Piscicide

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A piscicide is a chemical substance which is poisonous to fish. The primary use for piscicides is to eliminate a dominant species of fish in a body of water, as the first step in attempting to populate the body of water with a different fish. They are also used to combat parasitic and invasive species of fish.

Examples of piscicides include rotenone,[1][2] saponins, TFM (3-trifluoromethyl-4-nitrophenol), niclosamide, Bayluscide (a proprietary name for the ethanolamine salt of niclosamide), and Fintrol.[3]

Plant-based piscicides[edit]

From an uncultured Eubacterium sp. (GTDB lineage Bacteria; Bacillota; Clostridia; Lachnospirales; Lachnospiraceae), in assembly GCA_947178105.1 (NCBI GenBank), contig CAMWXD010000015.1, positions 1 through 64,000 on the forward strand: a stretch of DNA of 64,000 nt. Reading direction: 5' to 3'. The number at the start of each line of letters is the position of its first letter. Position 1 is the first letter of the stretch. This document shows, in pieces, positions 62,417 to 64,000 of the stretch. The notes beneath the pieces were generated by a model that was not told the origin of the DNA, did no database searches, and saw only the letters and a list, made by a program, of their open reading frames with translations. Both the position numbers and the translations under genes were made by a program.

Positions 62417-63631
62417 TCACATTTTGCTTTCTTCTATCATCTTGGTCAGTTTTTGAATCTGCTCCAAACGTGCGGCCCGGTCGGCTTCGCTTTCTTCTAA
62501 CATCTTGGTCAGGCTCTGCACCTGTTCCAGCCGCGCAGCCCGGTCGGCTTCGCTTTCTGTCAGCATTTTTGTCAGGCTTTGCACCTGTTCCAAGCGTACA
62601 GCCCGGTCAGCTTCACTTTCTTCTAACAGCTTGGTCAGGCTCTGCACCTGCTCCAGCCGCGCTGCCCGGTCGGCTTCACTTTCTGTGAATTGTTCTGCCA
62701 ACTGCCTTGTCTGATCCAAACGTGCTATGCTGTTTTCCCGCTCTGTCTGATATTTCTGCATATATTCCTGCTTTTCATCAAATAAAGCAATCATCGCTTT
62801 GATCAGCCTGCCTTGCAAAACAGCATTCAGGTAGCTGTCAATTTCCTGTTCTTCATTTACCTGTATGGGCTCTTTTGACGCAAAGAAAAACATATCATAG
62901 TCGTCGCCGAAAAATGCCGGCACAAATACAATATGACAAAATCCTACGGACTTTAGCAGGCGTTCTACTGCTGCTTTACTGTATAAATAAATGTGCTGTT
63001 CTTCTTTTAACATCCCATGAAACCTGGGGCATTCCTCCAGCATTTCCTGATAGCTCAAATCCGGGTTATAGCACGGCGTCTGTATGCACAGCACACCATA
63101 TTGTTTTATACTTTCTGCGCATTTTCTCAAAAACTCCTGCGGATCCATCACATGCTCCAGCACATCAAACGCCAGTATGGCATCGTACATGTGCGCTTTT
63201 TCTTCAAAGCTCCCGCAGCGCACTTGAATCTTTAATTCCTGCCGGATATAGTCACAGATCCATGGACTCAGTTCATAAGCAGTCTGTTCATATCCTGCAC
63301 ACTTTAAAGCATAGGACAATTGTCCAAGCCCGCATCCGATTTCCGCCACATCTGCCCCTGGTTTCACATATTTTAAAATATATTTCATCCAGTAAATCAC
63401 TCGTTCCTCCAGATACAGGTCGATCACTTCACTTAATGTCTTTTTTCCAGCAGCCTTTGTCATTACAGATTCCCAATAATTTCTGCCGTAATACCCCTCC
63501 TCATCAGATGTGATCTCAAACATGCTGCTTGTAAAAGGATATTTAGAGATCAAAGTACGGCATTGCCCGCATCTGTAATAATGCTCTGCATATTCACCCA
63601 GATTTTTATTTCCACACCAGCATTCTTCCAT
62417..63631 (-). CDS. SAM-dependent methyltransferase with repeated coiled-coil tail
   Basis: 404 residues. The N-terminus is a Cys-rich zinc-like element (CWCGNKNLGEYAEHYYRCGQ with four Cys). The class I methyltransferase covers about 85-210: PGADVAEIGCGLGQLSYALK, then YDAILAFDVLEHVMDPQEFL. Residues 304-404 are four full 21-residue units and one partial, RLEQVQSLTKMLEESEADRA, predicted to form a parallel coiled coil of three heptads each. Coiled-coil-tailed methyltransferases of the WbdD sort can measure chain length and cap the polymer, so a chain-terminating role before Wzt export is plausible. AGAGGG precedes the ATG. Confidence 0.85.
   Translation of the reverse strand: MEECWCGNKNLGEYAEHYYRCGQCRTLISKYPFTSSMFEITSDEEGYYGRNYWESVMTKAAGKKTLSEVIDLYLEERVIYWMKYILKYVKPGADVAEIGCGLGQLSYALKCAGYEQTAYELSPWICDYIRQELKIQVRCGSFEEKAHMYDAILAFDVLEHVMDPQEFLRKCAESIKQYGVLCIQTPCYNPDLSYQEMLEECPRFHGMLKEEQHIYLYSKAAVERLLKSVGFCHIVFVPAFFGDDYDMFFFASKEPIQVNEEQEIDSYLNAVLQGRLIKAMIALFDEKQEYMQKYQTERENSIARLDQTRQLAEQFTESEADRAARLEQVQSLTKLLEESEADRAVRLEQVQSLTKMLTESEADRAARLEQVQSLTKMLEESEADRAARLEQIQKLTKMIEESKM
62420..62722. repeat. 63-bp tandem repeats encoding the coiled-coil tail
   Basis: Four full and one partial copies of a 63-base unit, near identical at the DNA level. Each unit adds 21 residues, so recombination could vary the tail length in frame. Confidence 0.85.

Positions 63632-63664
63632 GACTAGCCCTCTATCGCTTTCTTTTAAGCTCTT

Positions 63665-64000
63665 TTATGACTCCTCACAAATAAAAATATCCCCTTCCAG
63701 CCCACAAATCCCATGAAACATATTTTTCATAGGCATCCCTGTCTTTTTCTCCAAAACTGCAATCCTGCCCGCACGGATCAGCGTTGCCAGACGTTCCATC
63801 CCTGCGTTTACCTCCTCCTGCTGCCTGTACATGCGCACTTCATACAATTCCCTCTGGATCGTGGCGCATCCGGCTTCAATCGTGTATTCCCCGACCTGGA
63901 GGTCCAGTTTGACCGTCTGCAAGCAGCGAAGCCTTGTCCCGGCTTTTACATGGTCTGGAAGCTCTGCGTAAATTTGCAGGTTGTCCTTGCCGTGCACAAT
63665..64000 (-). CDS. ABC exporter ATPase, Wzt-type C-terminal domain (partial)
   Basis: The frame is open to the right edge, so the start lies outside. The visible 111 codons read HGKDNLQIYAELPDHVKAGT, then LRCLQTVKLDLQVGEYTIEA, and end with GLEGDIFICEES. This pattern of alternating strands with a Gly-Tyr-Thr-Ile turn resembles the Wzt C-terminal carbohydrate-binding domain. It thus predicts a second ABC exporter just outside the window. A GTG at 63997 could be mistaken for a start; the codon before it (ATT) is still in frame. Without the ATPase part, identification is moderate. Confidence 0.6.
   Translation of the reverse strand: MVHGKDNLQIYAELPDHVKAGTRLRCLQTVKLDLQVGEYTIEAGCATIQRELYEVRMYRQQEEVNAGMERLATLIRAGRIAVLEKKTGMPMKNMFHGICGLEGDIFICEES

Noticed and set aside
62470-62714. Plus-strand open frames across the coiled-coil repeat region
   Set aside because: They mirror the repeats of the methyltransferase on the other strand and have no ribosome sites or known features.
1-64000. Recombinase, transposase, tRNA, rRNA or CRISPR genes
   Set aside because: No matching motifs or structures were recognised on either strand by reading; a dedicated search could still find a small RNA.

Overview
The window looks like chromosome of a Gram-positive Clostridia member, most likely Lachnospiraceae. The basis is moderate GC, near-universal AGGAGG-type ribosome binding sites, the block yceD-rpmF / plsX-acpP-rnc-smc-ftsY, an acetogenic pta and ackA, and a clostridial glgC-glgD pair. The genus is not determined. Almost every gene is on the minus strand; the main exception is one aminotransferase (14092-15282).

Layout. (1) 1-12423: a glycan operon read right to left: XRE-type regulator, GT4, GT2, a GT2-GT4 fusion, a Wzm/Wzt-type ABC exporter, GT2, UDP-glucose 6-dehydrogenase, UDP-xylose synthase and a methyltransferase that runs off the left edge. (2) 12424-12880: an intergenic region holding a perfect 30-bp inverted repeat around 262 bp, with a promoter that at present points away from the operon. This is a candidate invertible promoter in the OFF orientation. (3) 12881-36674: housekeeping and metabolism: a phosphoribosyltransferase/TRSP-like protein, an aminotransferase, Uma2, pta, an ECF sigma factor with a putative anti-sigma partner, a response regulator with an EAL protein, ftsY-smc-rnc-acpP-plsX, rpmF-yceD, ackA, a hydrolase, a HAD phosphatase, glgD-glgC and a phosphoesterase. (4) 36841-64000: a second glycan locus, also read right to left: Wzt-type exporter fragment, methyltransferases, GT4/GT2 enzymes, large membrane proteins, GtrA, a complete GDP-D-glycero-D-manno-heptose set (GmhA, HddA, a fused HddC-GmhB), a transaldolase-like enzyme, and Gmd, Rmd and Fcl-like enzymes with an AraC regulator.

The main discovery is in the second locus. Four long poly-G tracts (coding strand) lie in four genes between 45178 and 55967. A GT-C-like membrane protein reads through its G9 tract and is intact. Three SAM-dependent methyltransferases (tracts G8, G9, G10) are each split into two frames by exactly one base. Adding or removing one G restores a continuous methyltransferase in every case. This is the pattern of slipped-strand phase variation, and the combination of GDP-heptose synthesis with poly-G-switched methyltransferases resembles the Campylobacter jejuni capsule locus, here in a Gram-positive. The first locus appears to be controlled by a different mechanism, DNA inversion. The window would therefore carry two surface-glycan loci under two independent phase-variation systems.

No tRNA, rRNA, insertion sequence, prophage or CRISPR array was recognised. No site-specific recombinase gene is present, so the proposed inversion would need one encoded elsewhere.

Main article: Fish toxins

Historically, fishing techniques of indigenous people around the world have frequently included the use of plant-based piscicides. Many of these plants are natural sources of rotenone and saponins.

The genera Tephrosia, Wikstroemia, and Barringtonia are well known as fish poisons.

See also[edit]

References[edit]

  1. ^ Rotenone as a piscicide
  2. ^ Rotenone Stewardship Program
  3. ^ Susan J. Clearwater, Chris W. Hickey, Michael L. Martin Overview of potential piscicides and molluscicides for controlling aquatic pest species in New Zealand Science & Technical Publishing 2008 ISBN 978–0–478–14376–8